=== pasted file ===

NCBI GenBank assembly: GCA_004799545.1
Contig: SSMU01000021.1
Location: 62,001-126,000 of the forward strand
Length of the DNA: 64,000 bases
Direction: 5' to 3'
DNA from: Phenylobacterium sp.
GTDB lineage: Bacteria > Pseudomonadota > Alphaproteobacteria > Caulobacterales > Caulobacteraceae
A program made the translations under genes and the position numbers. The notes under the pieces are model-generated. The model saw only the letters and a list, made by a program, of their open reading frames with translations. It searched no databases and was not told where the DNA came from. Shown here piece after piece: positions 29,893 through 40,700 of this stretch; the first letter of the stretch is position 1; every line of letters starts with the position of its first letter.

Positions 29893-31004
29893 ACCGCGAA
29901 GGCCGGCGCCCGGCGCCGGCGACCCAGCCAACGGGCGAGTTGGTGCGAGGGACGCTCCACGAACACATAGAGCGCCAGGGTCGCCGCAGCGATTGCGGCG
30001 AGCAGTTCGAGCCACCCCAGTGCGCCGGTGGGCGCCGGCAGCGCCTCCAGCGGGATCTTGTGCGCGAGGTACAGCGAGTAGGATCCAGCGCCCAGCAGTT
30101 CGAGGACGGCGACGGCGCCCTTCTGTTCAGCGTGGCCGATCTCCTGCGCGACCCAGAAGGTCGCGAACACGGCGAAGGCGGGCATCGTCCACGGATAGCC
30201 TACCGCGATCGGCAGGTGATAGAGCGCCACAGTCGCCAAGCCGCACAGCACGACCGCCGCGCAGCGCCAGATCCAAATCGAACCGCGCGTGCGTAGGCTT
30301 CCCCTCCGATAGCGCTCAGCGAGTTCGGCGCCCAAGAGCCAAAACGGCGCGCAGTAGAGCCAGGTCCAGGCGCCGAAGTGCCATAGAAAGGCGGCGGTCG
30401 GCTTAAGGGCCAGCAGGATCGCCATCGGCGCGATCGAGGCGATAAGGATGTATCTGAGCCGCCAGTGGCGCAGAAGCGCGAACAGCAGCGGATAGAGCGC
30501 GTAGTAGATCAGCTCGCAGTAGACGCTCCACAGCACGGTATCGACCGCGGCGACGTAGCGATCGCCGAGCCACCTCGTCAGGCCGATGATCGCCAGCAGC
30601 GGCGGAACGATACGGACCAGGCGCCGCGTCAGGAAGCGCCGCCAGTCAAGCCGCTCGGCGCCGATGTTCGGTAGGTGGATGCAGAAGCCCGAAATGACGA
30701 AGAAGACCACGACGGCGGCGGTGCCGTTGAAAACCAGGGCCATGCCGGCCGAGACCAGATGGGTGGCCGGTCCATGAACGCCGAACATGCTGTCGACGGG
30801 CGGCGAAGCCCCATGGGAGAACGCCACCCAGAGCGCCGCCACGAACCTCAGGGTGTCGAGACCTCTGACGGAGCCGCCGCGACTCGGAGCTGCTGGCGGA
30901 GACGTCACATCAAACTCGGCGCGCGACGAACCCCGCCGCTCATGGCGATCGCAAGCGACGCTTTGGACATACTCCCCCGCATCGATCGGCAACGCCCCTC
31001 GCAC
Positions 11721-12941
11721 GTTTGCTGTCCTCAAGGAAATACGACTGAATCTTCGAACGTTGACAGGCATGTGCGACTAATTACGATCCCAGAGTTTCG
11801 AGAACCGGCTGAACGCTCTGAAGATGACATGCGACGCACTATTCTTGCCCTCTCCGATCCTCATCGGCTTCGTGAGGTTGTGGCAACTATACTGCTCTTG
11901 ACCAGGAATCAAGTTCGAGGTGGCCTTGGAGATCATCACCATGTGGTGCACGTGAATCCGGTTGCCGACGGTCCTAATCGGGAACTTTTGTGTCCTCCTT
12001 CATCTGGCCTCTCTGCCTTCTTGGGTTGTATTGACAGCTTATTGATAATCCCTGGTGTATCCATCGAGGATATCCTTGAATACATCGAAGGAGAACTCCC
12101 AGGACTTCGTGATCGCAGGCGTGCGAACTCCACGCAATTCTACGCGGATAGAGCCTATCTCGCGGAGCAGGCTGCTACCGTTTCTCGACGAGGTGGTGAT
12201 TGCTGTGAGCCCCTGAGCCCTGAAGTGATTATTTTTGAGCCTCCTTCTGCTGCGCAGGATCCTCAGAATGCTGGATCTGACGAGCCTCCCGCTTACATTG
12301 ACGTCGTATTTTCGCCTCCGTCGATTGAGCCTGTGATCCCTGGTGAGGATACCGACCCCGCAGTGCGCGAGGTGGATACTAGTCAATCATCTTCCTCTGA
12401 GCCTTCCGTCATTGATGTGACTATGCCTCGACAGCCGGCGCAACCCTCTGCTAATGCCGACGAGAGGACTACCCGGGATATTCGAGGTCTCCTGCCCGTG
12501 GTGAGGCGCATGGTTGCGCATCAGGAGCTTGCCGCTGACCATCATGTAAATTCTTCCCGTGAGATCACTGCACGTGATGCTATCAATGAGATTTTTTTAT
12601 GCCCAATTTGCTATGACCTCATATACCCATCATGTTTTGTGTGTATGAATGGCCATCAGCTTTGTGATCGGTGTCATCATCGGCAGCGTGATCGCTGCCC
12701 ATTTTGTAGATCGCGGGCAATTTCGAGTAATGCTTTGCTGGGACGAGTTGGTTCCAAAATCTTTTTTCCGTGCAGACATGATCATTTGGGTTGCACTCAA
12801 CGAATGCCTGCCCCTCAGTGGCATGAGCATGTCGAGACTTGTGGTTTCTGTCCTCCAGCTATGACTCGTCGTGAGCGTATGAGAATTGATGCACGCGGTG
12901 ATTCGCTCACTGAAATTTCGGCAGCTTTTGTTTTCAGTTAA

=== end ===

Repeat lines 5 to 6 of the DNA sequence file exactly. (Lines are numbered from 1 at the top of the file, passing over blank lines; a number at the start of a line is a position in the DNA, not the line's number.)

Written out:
Direction: 5' to 3'
DNA from: Phenylobacterium sp.